The COVID emergency has officially ended. The CDC, WHO, and most governments have ended any emergency designations for the COVID pandemic. Does that mean the pandemic is over? Not really, it just means we are entering another phase. We might think of this as the tail end of the pandemic, or we can think of it as a transition to endemic COVID.
Meanwhile, the CDC is talking about a possible late summer wave of COVID. There has definitely been an uptick in COVID infections and hospitalizations. There has been a 17% increase in hospitalizations between June and July nationwide, and while August numbers are not in yet, the trend seems to be continuing. The reason for the increase is likely several things. Summer heat waves are forcing people to spend more time indoors. Summer vacation travel is also a good way to spread the virus around. But perhaps most importantly, people have largely returned to their pre-pandemic behavior. For example, in July my hospital ended their mask-wearing mandate. Now, very few people are masking.
But we also need to keep this summer wave in perspective. The numbers are still far lower than they were a year ago, or anytime during the pandemic. This is because the population is generally much more resistant to the virus now. Most people have either been vaccinated, or they have had COVID at least once, or both.
On the other hand, the virus is still mutating, degrading the protective effect of prior immunity. The dominant strain circulating right now is EG.5, but dominant means only 20% of cases. There are many strains circulating. Experts have also detected a new strain of interest – BA.2.86. This one is of interest because it has more than 35 mutations on the spike proteins. This makes this virus as different from prior strains as Omicron was from the original virus. The spike proteins are the business end of the virus that allow it to enter human cells. So far there are only a few detected cases, but in many countries, including the US.
The reason the many mutations are of interest is because this suggests the virus may be good at evading existing immunity. This may be the new phase we are in, similar to the ongoing flu pandemic but not as seasonal. We may be in an endless arms race between immunity and viral mutations to evade immunity.
So what does all this mean practically? It’s important to recognize that even if the state of emergency is over, even if we consider the pandemic to be over, we are not living in a prepandemic world. We are now living in a world with endemic COVID. This means we can’t go back to our prepandemic behavior, but nor do we need to maintain our pandemic precautions. So what’s the new normal?
First – keep up to date on your COVID vaccines and boosters. The FDA has approved new versions of the Pfizer and Moderna vaccines that cover new variants of the virus, dubbed XBB1.5. It appear these vaccines will cover the EG.5 variant well. So the easiest and best thing you can do to protect yourself going forward is to get an updated booster. This will not only increase your immunity, it will target the newer variants. This new vaccine is coming out in a few weeks, so if you are due for a booster it is best to wait for the new one. Only people who have a specific reason to get a booster now should do so, like travel or other activity that will put them at high risk.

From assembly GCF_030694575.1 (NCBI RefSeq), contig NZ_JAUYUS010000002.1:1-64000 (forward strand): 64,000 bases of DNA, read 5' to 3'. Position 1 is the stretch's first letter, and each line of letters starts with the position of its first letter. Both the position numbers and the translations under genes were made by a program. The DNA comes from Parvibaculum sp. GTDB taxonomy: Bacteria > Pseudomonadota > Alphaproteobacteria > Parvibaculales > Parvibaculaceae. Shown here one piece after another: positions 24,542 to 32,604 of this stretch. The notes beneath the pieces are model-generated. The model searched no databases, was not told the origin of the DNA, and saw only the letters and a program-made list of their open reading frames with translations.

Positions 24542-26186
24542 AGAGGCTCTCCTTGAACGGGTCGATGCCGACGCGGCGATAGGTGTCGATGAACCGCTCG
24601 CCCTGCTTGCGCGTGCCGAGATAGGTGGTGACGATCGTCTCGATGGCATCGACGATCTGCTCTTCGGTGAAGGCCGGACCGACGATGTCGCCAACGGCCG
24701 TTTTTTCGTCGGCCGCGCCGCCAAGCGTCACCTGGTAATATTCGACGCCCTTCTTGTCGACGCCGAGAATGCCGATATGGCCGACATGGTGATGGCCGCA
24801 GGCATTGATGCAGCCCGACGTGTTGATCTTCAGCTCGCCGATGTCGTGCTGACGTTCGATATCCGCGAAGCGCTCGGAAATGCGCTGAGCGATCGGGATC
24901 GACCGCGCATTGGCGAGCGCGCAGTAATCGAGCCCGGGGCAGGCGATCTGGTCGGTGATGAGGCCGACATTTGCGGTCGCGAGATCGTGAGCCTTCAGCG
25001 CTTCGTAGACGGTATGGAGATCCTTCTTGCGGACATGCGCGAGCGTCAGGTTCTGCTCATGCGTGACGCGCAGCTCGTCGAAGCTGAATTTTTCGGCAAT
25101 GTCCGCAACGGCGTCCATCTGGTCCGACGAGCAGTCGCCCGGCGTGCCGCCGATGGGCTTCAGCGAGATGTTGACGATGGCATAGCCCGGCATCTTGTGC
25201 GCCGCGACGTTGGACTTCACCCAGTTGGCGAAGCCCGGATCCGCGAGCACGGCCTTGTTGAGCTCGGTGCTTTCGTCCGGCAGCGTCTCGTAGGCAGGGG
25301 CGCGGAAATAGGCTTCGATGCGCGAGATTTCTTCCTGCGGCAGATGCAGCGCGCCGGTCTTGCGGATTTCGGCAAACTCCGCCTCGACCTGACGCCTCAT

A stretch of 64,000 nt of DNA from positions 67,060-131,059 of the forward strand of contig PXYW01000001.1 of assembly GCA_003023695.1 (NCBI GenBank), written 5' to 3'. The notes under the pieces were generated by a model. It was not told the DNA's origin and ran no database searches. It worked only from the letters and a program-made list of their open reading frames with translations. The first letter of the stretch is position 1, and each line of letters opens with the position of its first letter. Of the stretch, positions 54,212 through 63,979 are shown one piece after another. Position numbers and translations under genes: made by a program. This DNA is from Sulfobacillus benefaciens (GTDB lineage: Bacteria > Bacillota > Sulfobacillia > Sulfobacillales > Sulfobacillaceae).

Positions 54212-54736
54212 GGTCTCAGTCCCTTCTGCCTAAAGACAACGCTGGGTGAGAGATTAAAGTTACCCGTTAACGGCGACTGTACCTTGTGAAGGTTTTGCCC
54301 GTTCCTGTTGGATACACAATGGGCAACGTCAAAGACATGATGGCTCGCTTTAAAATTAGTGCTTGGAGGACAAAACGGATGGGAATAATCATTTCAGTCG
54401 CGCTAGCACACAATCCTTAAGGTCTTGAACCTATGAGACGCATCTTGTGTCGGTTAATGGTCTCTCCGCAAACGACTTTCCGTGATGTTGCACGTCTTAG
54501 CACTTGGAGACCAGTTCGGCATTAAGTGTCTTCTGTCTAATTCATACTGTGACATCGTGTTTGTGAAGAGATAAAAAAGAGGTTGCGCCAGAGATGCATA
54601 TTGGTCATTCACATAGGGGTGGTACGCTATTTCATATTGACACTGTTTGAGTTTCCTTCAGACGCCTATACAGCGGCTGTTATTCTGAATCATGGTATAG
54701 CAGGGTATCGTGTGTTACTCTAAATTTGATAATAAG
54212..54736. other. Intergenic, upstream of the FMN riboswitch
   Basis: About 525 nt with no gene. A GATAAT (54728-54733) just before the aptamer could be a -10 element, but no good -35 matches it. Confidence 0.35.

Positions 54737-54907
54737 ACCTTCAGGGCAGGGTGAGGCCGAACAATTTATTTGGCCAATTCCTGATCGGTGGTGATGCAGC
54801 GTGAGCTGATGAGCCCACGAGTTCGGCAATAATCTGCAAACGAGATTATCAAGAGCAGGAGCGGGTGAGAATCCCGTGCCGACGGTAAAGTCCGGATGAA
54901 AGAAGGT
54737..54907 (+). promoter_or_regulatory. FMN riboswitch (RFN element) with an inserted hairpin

Universal mask wearing is not necessary. However, that does not mean you should never wear a mask. Targeted mask wearing should become the new normal. It is reasonable to mask up if you are having what might be early symptoms of a respiratory infection. Masks will protect against the flu and cold viruses too, not just COVID. So when you get the sniffles, or feel achy like you might have a virus, wear a mask if you have to be in public. Or work from home, if that is an option. Going out in public unprotected when you might be sick and contagious is simply no longer acceptable.
You may also wish to wear a mask when you are going to be in a large crowd. If you are going to be in a sea of people at a concert, convention, busy airport, or other similar situation, the probability of getting infected with a virus is statistically high. These are nexus points for disease spread. Protecting yourself with a mask is a reasonable standard precaution, like washing your hands after going to the bathroom.
The bottom line is that we are living in a world awash in infectious diseases, because there are 8 billion people on the planet and we have robust international travel. Basic hygiene includes taking common sense precautions against getting exposed to and spreading infectious diseases. This means keeping up to date on your vaccines, staying home when you are sick, washing your hands, and wearing a mask in targeted situations of high risk.